Paris Day 5 (September 5)

Wow. What a day this was.

It was our last day on Rive Gauche, and the Army Museum was the last museum on my must-visit list on that bank.

No shortage of cannons here.

No shortage of cannons here.

Many of you probably know that a number of very cool things fall under the umbrella term “Army Museum.” The museum is in fact housed in the École Militaire, so the walk from the outer entrance to the ticket line is like a whole museum trip in itself. Cannons, beautiful architecture, minutes from Champs de Mars and the Tour Eiffel…pretty much the perfect school, eh? Except for all the militarism and stuff maybe.

Once one finally winds through the hallways once tread by that one guy with that one tomb somewhere around there, a relatively cheap (€9.50 for the whole museum) ticket gets you through the checkpoints to yet more halls, except these are filled with weapons and armor of old. I didn’t take any pictures because it was pretty dimly lit, so all I have to say is:  “Hey, humanity. 100% tone it down with the war and stuff.”

Weapons back then looked as much like works of art as weapons, with nearly as much variety and detail.

That was all the permanent exhibits. The current temporary exhibit, for the anniversaries of WWI and D Day, is a chronological walk through the late 1800s to just after WWII. I won’t bother writing a bunch of heavy stuff about the horrors of war or the almost odd mix of new technology and old tactics of WWI or any of that—it’d be as depressing for me as for you—but I’ve always been interested in 20th century military history, so the exhibit was interesting to me.

I took a little break to get some fresh air, then dove back in to Napoleon’s Tomb. Marble, gold, rich woods, and more marble. Not enough marble in modern architecture, I say. The one thing I would do differently, though, is to fill the space around the coffin with water, and maybe some sculptures/fountains too. But really, just the ceiling(s?) alone are a sight to behold.

After I felt sufficiently humbled and insignificant before the grandeur of Napoléon, I became hungry. The Army Museum ended up taking less time than I expected, so after a leisurely walk East, with a detour through the Îles for yet more Berthillon (strawberry) and a sandwich from Boulangerie St. Louis, I went to the Louvre.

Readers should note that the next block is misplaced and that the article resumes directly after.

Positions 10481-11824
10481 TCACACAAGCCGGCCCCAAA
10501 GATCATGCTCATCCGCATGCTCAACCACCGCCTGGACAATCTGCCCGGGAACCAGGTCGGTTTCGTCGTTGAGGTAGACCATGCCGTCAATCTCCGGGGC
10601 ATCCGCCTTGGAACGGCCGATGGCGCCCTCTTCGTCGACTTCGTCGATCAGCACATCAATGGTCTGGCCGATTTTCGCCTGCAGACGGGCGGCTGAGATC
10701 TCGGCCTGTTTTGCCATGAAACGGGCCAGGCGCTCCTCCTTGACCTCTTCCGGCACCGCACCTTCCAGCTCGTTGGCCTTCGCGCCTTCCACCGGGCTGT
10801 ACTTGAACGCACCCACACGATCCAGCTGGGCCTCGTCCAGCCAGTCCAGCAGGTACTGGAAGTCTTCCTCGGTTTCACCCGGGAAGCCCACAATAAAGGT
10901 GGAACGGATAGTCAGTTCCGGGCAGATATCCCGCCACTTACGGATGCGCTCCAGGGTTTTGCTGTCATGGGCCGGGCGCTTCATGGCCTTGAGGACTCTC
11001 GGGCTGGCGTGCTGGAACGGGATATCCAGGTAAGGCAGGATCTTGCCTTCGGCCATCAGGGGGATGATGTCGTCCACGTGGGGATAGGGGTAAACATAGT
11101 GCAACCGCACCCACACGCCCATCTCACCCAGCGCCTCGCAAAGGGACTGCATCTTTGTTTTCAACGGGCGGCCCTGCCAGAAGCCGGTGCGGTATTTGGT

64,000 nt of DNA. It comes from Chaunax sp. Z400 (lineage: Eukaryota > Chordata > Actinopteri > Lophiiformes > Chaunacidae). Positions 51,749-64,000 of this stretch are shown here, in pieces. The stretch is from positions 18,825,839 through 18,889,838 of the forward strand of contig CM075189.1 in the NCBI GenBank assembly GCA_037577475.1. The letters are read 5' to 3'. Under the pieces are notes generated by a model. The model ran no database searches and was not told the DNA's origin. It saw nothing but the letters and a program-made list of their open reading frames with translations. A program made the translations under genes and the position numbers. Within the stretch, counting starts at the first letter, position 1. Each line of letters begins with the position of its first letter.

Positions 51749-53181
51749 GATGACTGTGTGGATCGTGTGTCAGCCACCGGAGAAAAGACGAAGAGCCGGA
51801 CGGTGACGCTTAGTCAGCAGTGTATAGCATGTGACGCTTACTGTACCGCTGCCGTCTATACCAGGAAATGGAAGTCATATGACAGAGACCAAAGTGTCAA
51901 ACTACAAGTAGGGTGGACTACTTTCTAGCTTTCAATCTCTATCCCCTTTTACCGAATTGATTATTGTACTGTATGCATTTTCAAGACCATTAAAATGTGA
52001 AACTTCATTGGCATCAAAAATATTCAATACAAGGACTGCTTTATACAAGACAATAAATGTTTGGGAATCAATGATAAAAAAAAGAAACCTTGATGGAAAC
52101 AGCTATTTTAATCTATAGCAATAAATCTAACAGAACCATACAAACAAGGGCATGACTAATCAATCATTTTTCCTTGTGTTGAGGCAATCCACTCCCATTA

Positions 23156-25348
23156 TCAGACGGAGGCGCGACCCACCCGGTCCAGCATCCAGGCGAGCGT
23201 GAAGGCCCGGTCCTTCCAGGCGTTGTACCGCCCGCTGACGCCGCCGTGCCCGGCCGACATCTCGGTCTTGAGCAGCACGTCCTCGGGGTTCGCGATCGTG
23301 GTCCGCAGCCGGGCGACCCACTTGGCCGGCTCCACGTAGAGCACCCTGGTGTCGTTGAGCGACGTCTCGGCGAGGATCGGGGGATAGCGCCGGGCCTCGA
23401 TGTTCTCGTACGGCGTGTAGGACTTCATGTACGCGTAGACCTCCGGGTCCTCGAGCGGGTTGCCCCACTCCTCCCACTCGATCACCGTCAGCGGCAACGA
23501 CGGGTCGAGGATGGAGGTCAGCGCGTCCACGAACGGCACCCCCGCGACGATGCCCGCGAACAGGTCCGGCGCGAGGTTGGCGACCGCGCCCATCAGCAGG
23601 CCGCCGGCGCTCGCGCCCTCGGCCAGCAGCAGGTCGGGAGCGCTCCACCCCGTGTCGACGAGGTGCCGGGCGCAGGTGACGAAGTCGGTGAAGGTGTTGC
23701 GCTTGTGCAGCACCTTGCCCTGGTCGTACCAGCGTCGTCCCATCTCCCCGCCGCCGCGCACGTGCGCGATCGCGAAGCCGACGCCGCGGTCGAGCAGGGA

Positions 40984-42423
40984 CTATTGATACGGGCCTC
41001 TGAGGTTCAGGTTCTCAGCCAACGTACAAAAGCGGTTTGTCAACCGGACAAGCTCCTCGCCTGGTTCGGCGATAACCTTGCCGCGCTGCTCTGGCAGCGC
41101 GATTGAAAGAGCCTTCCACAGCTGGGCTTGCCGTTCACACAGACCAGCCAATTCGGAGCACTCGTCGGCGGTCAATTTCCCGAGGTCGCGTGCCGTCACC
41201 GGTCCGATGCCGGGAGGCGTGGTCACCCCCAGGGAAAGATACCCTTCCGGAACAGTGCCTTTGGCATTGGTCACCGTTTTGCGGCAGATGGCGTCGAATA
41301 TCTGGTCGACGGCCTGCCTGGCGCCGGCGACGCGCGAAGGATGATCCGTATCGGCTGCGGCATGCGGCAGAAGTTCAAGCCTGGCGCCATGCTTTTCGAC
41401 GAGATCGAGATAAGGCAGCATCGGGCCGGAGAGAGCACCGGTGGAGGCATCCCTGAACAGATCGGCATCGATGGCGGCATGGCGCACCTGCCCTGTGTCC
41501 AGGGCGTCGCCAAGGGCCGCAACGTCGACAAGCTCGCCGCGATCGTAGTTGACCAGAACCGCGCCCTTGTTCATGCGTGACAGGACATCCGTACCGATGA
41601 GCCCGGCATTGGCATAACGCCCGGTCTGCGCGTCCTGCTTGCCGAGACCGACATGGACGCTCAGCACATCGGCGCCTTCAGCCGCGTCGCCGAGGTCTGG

Always a solid choice.

Always a solid choice.

Le Louvre. Now THAT’S a museum! Man! And people used to live there, too! If you walk too fast and see too much, it could almost stupefy one.

It took me a while to get my bearings while winding through the wings with room after room where the artistry of the floors and ceilings is as much an exhibit as the statues and all that arranged around. I got a little turned around in the Louis XV/XVI-era decor area until I refocused and returned to the main entrance area under the pyramid. After hydrating, the sign for Egyptian antiquities beckoned me to the Sully wing.

First drum I saw since leaving mine behind back home.

First drum I saw since leaving mine behind back home.

Beautiful, beautiful things. The Ancient Egyptian aesthetic is one of my favorite things in the world.

Underneath the Louvre is the original Louvre, a castle barely one quarter the size of the Grand Palais alone. My parents have told me many times the story of their visit to the Louvre in the late 80s when they were still excavating the towers. My dad apparently jumped the rope to touch the face of one of the towers. I did the same, but I had to settle for leaning over the railing due to the presence of Louvre staff. It’s a magical feeling, to touch something like that. There are also various outcroppings of the castle structure along the hallways to and from the main area and a couple more rooms where the walls themselves are the walls of the original castle, but those don’t yield the same satisfaction.

There should be special "touching privilege" tickets for museums.

There should be special “touching privilege” tickets for museums.

I should mention that perhaps the most surprising part of my visit was the security line that took all of two minutes, and the free entry for anyone under 26 years old. Or the two most surprising parts or whatever. Wednesday evening is the time to go to the Louvre, apparently.

I left the Louvre shortly after the first closing announcement and fixed myself a late dinner of an omelette du jambon et fromage.

Am I French yet?

Am I French yet?

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